Like many high-performance endeavors, success in forex trading takes time, patience, and a lot of practice.
This is why not many newbies successfully trade currencies on their first try. In fact, popular trading discussions estimate that only 2% of newbie traders eventually make money.
So what makes it hard for traders to stick to forex trading anyway? I’ve learned of countless reasons after talking with fellow forex traders in my blogs and in the forums, but I think we can narrow them down into five:
1. They blew their trading account.
What’s the point of trading if there’s no account to trade? One of the more common mistakes newbie traders make is that they wade deep into the trading pool without bothering to learn how they can avoid drowning in losses.
They take the first trade ideas they see and hope for the best. And, because they lack the basic knowledge on economic correlations and risk management, they lose more often than they win. Heck, some even bet the farm on one trade in the hopes of getting back in the green!
Obviously, this practice is unsustainable and is one of the surest ways to get a margin call. This is why risk management is important, people!
2. Forex trading is not what they expected.
Blame the snake oil salesmen on this one. Newbies who are lured by the prospect of easy money are often overwhelmed by what they actually have to do to earn the profits that they were tempted with.
And then there are those who are willing to do the work, but were unfortunate enough to buy EAs and systems that just didn’t live up to their promises.
The absence of promised profits pushes newbies into giving up and maybe even brand forex trading as a scam (some shady brokers are, the industry isn’t).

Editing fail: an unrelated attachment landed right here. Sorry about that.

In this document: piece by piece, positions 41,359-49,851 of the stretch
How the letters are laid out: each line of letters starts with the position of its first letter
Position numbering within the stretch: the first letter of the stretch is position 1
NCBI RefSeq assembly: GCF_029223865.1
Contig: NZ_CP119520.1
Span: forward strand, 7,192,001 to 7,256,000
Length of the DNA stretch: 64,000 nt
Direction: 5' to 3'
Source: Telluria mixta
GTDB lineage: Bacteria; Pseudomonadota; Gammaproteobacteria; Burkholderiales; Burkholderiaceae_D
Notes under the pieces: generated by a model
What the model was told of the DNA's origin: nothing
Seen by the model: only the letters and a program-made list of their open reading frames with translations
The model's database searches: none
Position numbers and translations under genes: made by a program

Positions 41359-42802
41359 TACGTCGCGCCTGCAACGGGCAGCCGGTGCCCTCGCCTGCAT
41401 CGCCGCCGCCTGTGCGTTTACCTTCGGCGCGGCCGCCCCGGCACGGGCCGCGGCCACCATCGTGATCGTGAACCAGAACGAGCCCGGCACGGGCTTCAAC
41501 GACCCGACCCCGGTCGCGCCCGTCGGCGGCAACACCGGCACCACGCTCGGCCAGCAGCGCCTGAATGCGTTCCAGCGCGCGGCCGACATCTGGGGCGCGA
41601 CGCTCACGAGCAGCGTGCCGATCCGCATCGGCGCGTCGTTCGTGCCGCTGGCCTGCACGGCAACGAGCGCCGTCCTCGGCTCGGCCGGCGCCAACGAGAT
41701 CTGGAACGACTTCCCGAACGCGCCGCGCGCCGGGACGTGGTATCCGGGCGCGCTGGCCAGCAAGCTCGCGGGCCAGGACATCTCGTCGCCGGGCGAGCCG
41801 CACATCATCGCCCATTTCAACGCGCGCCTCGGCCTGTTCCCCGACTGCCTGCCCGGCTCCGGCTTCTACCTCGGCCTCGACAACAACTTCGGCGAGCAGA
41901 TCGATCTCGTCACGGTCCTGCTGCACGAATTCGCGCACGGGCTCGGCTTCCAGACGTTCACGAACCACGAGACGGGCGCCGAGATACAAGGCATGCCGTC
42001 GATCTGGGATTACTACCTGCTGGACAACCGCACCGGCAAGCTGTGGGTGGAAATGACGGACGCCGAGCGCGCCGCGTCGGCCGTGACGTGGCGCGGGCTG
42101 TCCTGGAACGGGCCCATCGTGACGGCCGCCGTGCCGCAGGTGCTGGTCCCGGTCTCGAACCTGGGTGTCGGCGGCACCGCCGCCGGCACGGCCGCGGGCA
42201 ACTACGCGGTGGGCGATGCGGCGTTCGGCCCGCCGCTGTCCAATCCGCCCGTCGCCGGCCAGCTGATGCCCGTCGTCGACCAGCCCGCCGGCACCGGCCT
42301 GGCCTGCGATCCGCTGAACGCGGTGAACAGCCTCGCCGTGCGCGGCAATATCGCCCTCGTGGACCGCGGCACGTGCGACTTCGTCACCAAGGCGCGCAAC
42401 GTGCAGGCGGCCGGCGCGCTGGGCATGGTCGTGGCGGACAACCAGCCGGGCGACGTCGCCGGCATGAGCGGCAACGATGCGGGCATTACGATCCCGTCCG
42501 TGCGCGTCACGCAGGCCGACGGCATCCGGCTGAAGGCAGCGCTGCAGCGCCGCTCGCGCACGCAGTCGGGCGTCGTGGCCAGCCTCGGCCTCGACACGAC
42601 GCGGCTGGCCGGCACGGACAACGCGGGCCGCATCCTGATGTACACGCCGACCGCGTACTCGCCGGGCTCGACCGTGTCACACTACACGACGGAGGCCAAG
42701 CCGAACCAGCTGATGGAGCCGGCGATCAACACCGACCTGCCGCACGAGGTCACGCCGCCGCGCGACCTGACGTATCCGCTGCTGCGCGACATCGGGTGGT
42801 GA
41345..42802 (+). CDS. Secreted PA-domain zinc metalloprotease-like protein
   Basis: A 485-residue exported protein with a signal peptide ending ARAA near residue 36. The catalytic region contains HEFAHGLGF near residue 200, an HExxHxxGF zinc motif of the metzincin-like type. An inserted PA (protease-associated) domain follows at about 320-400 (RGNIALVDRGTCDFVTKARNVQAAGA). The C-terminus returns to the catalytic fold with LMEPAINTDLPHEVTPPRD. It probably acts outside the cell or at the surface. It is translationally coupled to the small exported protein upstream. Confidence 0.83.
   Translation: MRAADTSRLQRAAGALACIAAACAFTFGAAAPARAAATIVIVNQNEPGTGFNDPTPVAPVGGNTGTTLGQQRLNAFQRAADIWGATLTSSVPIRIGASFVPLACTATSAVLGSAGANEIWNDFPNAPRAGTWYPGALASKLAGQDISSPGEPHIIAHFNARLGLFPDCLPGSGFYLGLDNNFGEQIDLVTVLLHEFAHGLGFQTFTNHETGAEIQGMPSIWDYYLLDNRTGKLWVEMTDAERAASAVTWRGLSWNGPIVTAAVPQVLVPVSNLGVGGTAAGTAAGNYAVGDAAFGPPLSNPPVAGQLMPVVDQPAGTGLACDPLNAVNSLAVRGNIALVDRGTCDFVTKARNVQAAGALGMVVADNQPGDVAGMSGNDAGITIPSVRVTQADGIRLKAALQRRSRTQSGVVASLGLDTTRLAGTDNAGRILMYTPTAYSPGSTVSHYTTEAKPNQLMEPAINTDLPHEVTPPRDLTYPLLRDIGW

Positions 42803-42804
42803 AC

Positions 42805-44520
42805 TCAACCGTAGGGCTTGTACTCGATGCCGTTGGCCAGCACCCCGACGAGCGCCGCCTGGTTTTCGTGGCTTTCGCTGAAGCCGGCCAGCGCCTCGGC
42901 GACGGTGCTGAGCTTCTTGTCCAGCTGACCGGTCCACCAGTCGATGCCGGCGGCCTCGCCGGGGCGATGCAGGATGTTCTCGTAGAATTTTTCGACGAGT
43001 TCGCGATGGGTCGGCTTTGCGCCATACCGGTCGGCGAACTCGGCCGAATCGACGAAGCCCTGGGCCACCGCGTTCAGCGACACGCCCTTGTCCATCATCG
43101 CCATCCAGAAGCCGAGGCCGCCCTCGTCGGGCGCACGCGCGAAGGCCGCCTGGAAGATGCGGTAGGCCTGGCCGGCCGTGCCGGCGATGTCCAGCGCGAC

One way to prevent this is to practice due diligence when choosing your broker. You’re risking real money, after all, and a quick peek at major broker lists and trading forums would give you an idea of your potential broker’s rep.
3. They’re discouraged by their losses.
To be a successful trader, you have to recognize that losing is as much part of trading as winning. There’s no holy grail in forex trading, so you’ll have to deal will losses from time to time.
But not everyone is cut out for risk-taking. Some aren’t comfortable admitting that they were wrong, while others simply don’t like to see losses on their ledgers.
Unfortunately, traders usually deal with A LOT of losses before they become consistently profitable trading forex.
4. They can’t get back in the zone.
Those who have traded long enough have likely experienced being “in the zone.” They are in tune with the current market themes, they seem to hit the best trading opportunities, and they have a good handle on their emotions while trading.
Inevitably, the lucky streak would end. They would take a vacation, deal with personal issues, or take a bad trade (losses are inevitable, remember?). Seasoned traders know that getting back in the zone is possible if they work hard for it.
But not all traders are motivated enough to get back on the horse. Some don’t get over their losses, while other part-time traders would just lose interest after a while.
5. Forex trading isn’t for them.
The best and simplest explanation for traders giving up is that forex trading is not for them.
Again, this doesn’t count against the person or the industry. You wouldn’t force someone to swim or play the piano if they’re not interested or cut out for them, would you?
It could be that a trader just isn’t into risking money on volatile assets like currencies. Or maybe he/she can’t fit forex trading into his/her current lifestyle. Or maybe he/she just isn’t interested in trading currencies.
Remember that forex trading is a business. It’s not a get-rich-quick program that only needs a couple of hours a day and it’s not gambling. Trading can be fulfilling AND profitable, but, like any other high-performance endeavor, it takes work to become good at it.
So, do you think you have what it takes to be a forex trader?
Source: This article is originally posted by Dr. Pipslow of babypips.com.
Click here for the original article.